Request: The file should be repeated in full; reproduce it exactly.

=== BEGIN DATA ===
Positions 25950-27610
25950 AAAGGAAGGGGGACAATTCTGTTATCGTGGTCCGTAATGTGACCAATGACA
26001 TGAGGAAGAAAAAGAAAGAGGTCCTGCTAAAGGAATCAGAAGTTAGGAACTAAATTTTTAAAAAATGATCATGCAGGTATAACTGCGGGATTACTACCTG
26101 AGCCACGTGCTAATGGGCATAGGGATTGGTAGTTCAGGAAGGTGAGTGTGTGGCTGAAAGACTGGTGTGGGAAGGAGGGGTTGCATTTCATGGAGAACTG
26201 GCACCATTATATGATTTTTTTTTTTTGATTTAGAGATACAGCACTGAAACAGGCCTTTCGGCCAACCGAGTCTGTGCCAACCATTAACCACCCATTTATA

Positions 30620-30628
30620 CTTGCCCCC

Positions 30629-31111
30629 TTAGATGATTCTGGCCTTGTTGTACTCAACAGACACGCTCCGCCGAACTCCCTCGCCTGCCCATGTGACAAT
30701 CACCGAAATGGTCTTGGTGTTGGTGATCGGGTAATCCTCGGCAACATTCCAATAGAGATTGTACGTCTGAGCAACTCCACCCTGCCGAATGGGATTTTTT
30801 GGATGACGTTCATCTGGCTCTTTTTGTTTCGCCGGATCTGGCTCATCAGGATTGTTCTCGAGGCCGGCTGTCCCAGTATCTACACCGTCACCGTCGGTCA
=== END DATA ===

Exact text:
Positions 25950-27610
25950 AAAGGAAGGGGGACAATTCTGTTATCGTGGTCCGTAATGTGACCAATGACA
26001 TGAGGAAGAAAAAGAAAGAGGTCCTGCTAAAGGAATCAGAAGTTAGGAACTAAATTTTTAAAAAATGATCATGCAGGTATAACTGCGGGATTACTACCTG
26101 AGCCACGTGCTAATGGGCATAGGGATTGGTAGTTCAGGAAGGTGAGTGTGTGGCTGAAAGACTGGTGTGGGAAGGAGGGGTTGCATTTCATGGAGAACTG
26201 GCACCATTATATGATTTTTTTTTTTTGATTTAGAGATACAGCACTGAAACAGGCCTTTCGGCCAACCGAGTCTGTGCCAACCATTAACCACCCATTTATA

Positions 30620-30628
30620 CTTGCCCCC

Positions 30629-31111
30629 TTAGATGATTCTGGCCTTGTTGTACTCAACAGACACGCTCCGCCGAACTCCCTCGCCTGCCCATGTGACAAT
30701 CACCGAAATGGTCTTGGTGTTGGTGATCGGGTAATCCTCGGCAACATTCCAATAGAGATTGTACGTCTGAGCAACTCCACCCTGCCGAATGGGATTTTTT
30801 GGATGACGTTCATCTGGCTCTTTTTGTTTCGCCGGATCTGGCTCATCAGGATTGTTCTCGAGGCCGGCTGTCCCAGTATCTACACCGTCACCGTCGGTCA